In her book "Psychology and the Internet: Intrapersonal, Interpersonal and Transpersonal Implications" (Academic Press, 1998), editor Jayne Gackenbach, PhD, cites the example of an Internet support group for people with cleft palate. Members of the group tell her they feel much more comfortable sharing their true feelings online than they would in a face-to-face support group.
Mix and match, slice and dice
Not only does the Internet spur self-expression, but it offers new ways of doing so, says Suler. On the net, he says, "you can create any combination of self-expression you want, slicing, mixing and matching."
Web surfers can present themselves in ways that are impossible face-to-face, perhaps playing fantastic characters in a multi-user dungeon (MUD) or pretending to be someone of another race in a news group, asynchronous discussion or e-mail.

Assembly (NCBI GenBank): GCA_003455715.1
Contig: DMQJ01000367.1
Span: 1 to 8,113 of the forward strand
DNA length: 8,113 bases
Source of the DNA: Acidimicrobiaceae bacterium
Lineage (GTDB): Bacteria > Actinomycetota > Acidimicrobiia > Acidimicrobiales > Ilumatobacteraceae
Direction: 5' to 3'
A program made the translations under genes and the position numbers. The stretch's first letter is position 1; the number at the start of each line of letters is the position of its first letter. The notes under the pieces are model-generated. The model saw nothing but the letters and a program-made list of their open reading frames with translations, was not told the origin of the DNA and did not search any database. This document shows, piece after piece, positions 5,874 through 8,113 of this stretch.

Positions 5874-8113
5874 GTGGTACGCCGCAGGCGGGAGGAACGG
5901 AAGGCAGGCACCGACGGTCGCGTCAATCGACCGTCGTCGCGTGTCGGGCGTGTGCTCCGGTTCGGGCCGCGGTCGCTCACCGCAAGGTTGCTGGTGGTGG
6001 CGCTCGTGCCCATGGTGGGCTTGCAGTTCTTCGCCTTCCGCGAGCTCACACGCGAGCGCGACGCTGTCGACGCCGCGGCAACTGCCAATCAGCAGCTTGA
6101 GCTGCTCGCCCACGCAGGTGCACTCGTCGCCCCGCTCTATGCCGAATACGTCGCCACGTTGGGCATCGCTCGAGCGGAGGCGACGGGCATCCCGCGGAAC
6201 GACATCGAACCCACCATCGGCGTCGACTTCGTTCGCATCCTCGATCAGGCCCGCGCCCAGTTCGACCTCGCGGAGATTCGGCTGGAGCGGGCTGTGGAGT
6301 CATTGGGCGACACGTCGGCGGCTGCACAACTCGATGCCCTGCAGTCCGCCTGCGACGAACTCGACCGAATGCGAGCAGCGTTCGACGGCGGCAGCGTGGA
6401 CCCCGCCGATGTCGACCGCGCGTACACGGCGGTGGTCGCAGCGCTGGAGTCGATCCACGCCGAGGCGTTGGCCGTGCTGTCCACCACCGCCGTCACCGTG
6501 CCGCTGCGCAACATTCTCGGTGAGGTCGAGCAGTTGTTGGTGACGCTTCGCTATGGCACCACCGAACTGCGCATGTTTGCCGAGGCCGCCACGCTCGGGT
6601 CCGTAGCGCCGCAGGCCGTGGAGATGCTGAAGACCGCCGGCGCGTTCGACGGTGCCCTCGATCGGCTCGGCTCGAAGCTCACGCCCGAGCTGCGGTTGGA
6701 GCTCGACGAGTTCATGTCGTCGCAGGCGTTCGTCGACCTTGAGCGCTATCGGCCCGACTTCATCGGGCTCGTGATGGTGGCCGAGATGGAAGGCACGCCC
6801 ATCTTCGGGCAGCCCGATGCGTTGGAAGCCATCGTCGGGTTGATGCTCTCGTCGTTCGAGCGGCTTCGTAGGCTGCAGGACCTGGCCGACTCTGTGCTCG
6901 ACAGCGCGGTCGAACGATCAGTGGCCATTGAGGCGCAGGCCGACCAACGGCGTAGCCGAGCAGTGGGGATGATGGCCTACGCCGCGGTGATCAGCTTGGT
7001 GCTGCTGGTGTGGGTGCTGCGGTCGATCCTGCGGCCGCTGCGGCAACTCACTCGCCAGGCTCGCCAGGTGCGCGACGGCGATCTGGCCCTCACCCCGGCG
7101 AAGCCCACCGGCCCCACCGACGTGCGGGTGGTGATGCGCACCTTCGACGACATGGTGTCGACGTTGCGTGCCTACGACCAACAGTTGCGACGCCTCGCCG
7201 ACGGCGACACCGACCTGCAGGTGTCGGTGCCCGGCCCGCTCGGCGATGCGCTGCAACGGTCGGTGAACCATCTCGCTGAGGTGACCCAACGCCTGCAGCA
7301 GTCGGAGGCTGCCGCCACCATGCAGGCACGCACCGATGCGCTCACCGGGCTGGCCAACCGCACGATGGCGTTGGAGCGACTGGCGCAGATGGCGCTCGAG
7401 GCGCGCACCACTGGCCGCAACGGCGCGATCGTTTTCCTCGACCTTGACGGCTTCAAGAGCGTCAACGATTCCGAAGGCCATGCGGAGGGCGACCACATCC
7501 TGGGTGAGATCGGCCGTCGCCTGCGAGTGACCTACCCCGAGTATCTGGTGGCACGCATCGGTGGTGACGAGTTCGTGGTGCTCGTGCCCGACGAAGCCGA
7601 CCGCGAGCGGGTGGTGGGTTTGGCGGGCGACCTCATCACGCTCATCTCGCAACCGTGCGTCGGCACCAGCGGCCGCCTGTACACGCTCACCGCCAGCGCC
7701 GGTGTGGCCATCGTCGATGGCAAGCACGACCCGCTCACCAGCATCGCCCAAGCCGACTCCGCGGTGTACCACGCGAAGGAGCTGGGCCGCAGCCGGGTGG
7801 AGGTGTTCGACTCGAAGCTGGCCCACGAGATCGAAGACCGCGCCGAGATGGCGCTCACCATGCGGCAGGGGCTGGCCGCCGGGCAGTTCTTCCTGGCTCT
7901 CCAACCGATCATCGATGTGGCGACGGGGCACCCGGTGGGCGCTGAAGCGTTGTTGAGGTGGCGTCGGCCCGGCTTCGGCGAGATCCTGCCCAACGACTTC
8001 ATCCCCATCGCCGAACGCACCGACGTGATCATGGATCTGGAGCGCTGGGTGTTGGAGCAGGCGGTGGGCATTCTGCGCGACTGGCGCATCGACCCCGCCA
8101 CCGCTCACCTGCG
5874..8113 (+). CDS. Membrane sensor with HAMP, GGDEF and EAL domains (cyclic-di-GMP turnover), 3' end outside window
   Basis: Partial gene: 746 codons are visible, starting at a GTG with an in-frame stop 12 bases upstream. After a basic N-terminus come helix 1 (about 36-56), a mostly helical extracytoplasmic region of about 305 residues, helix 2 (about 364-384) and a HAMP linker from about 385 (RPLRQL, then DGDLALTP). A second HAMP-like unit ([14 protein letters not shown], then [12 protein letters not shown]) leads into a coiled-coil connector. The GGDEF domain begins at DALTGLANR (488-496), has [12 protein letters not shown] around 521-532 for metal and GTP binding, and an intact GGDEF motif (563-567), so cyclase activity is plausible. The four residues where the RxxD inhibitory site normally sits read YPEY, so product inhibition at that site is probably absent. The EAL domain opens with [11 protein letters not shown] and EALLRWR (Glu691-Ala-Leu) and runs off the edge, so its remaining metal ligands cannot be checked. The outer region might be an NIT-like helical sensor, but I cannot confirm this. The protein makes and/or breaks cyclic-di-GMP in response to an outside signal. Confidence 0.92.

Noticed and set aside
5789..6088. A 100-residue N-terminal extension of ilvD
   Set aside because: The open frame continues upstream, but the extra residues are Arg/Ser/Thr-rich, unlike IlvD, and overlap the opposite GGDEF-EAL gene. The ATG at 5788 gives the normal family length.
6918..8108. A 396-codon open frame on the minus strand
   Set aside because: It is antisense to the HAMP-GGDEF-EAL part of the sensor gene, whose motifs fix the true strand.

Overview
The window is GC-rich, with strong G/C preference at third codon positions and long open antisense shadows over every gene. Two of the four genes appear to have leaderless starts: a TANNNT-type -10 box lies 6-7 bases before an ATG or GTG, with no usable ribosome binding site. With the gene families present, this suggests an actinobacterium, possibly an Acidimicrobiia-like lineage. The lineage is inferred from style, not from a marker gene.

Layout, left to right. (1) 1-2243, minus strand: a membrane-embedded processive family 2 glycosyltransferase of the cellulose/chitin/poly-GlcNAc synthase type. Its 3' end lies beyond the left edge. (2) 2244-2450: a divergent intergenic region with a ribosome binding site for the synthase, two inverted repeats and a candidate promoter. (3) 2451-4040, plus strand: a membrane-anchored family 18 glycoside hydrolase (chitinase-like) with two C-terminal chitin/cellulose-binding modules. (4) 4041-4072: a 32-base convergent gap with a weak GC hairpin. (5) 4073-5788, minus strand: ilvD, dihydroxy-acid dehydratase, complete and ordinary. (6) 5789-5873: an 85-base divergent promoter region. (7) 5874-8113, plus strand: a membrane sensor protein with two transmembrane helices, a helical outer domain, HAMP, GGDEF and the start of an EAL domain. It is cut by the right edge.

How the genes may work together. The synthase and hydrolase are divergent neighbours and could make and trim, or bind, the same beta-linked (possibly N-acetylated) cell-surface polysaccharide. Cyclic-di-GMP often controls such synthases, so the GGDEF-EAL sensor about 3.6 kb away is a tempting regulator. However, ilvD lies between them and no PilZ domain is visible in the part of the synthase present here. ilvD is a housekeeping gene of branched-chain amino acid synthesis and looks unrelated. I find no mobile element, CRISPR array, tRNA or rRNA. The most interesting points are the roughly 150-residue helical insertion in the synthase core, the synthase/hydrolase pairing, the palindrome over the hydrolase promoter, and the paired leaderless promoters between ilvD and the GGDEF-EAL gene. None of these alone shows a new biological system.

In fact, it is this masquerading aspect of the Web that particularly interests researchers focused on identity. In their interviews with net users, Suler and Turkle find numerous examples of people who pose as members of the opposite sex. Men, they find, are particularly apt to impersonate women--adopting female-sounding chat room aliases such as "Dixee," a name that recently prompted a flurry of responses from interested suitors in an America Online chat room.
Men Suler interviews say gender-swapping allows them to explore their feminine sides and to experience what "being hit on" feels like. On the flip side, men say playing the role of online suitor helps them build confidence with women. People of both sexes claim to learn courtship skills online.